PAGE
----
Dial It In opens with “Opus Earth,” which has a glorious back porch blues feel, but has some other things happening too, an ethereal, otherworldly wind blowing in, and strange beings taking part in some spiritual dance. And then more than halfway through, the vocals start, the lines delivered as spoken word. “Grant your blessing so that the path may clarify confusion/Grant your blessing so that confusion may dawn as wisdom.” This wild combination of sounds is effective and intriguing. I’m on board, and curious where the good reverend will take us on the rest of the journey of this album. What follows is a very cool rendition of “Personal Jesus,” here titled “Personal Jesus (On The Mainline).” This is a driving, bluesy version of the Depeche Mode song, with some cool work on guitar. And I love the harmonica when this one kicks in (that’s Hugh Pool on harmonica and backing vocals). From the title, I did expect it to be a medley with “Jesus On The Mainline,” but none of that song’s lyrics are included.
“Hippie Bluesman Blues” is a kind of playful tune, with some phrases that made me smile, like “psychedelic cul-de-sac.” Mark Karan (known for his work with RatDog) is on lead guitar and backing vocals; Hugh Pool is on rhythm guitar; Robin Sylvester is on bass; Chris Parker is on drums. “Dial It In!,” the title track, has a great groove and a cool lead vocal performance, with some good backing vocals, all of which help to make it one of my personal favorites. By the way, the backing vocals are by Hazel Miller and Garrett Dutton (G. Love). This one also features some fun stuff on harmonica by G. Love. And man, I dig that bass line by Tim Kiah. This is an all-round damn fine track. Here is a taste of the lyrics: “Well now, can we go beyond/What we think of as right and wrong/Like loss and gain, obscurity and fame/Praise and blame, and pleasure and pain.” That’s followed by “Skyflower,” which also has a good rhythm, but is quite pretty at times.
“Roadtrance” is a trippy, kind of heavy jam. “Roadtrance” is a good title for it, particularly if the road goes through some strange, harsh alien landscape. Then in “Damaged Souls,” Reverend Freakchild asks, “Is life but a dream?” These days it’s a nightmare for anyone with a soul. This is an interesting track, making use of some familiar lines like “Well now, things ain’t what they seem” and “Well, you may be done with your past, but it ain’t done with you.” His vocal delivery at times reminds me of Lou Reed. “All I want to do is comfort you.” Ah, we all need that, don’t we? Particularly now, when a gross, mendacious racist is doing his best to drive the country to ruin, and his moronic followers are itching for civil war. This song is another of the disc’s highlights. Then “15 Going on 50” comes on like a classic rock ‘n’ roll country roadhouse tune, with fun work on piano by Brian Mitchell. “You’re between realities.” Oh yes. Rachel Benbow Murdy (who sang on “Janine” on Soul Coughing’s first album) provides backing vocals on this track.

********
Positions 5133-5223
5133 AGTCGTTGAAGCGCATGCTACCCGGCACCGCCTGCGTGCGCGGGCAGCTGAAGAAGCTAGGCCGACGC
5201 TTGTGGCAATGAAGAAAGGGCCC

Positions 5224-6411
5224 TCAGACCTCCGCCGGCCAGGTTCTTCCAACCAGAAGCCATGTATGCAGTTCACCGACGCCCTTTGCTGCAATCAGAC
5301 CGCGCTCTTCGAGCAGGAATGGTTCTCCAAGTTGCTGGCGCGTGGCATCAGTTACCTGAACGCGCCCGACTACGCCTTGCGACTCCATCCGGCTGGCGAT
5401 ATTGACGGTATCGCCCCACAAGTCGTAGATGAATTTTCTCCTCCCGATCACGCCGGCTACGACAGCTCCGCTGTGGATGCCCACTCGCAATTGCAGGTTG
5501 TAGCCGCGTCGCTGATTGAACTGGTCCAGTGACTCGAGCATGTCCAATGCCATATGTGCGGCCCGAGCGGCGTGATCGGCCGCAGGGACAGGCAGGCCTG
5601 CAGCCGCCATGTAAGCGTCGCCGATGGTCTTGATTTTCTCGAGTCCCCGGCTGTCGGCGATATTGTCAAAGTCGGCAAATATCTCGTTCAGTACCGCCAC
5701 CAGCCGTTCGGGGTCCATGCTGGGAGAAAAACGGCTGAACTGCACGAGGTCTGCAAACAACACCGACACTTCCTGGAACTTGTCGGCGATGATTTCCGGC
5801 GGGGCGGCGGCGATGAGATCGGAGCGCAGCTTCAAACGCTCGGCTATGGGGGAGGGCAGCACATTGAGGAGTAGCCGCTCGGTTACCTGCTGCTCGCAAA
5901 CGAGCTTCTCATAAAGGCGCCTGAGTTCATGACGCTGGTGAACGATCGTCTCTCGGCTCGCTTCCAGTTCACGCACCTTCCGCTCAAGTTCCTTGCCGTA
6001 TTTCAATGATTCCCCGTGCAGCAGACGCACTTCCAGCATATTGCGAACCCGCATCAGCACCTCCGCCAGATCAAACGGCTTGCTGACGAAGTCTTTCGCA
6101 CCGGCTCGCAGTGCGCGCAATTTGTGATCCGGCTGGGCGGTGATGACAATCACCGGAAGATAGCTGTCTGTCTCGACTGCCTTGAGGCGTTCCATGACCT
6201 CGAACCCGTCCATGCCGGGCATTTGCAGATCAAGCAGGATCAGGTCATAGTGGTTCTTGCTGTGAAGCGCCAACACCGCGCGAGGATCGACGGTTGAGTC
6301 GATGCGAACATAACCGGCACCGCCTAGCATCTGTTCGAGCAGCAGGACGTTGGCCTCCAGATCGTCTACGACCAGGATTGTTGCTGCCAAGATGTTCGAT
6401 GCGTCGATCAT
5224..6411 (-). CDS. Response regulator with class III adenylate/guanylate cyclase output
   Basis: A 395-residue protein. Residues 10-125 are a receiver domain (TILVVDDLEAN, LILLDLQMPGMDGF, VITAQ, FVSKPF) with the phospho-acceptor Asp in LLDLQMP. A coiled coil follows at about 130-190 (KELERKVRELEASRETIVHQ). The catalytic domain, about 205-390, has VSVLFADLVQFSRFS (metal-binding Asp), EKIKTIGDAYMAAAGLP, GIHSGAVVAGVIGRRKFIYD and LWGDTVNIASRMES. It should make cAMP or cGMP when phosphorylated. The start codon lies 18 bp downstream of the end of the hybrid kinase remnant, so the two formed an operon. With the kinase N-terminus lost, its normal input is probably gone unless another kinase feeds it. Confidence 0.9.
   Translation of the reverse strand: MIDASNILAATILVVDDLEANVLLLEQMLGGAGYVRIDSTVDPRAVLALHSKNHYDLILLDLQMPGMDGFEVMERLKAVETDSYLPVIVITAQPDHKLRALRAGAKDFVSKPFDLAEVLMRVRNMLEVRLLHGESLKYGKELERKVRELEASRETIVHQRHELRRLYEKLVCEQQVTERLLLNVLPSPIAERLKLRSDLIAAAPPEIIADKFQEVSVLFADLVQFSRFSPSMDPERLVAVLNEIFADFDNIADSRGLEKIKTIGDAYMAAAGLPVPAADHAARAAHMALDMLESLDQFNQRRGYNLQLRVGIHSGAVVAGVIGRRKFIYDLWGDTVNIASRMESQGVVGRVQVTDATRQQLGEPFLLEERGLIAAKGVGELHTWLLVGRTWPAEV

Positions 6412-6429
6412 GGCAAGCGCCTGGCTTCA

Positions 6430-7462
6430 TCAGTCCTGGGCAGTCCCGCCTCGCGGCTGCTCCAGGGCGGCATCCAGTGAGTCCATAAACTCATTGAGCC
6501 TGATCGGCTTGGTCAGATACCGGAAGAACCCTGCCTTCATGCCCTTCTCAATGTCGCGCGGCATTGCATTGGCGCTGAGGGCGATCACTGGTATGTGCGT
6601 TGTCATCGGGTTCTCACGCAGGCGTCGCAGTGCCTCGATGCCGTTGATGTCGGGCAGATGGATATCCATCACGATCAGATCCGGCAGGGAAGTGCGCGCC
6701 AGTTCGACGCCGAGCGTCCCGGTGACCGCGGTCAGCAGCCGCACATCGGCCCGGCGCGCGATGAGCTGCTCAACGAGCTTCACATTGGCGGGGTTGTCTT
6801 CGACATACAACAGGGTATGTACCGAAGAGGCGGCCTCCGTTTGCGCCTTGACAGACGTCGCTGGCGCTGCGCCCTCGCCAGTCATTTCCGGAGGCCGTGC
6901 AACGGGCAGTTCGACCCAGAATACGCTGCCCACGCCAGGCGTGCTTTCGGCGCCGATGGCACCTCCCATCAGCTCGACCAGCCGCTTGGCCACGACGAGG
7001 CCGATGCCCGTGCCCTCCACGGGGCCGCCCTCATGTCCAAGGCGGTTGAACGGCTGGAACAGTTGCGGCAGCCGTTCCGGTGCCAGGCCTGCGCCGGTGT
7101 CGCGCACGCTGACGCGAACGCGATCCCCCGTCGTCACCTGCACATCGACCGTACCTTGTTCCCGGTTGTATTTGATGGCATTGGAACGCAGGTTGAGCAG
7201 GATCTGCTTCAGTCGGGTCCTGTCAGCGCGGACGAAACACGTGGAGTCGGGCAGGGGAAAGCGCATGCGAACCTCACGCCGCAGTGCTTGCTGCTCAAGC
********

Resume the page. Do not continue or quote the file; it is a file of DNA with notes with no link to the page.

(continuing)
Reverend Freakchild delivers an interesting take on Bob Dylan’s “It’s Alright, Ma (I’m Only Bleeding).” It has a blues base, with some cool work on saxophone by Jay Collins. I love that saxophone; it gives the song a different voice, a different sense. Also, Chris Parker’s work on drums has a kind of jazzy feel. The reverend inserts some interesting pauses; for example, he allows a slight pause after “While others say don’t hate nothing at all” before “except hatred.” The line “But even the president of the United States must sometimes have to stand naked” has a different feel these days, doesn’t it? After all, there is a good chance we are soon going to be seeing naked pictures of Donald Trump, after which we will all want to scrub our eyes with bleach. I like this version of “It’s Alright, Ma” more and more as it goes on. Reverend Freakchild gives a strange delivery of the line “What else can you show me.” This rendition gets a little chaotic toward the end, which works well. I definitely recommend checking out this version.
Another highlight is Reverend Freakchild’s rendition of Blind Willie Johnson’s “The Soul Of A Man,” here titled “Soul Of A Man.” Ah yes, some classic blues, but with some new lyrics. Here, the reverend is joined by Lisa Marie on backing vocals. I love Reverend Freakchild’s work on National steel guitar. Well, the album began with “Opus Earth,” and it ends with “Opus Space,” which is basically the same thing, back porch blues with that strange atmosphere surrounding it. It’s like the wild journey has brought us back to the beginning. Are you ready to go round again?
CD Track List
- Opus Earth
- Personal Jesus (On The Mainline)
- Hippie Bluesman Blues
- Dial It In!
- Damaged Souls
- 15 Going On 50
- It’s Alright, Ma (I’m Only Bleeding)
- Soul Of A Man
- Opus Space
Dial It In was released on CD on April 1, 2018 on Floating Records.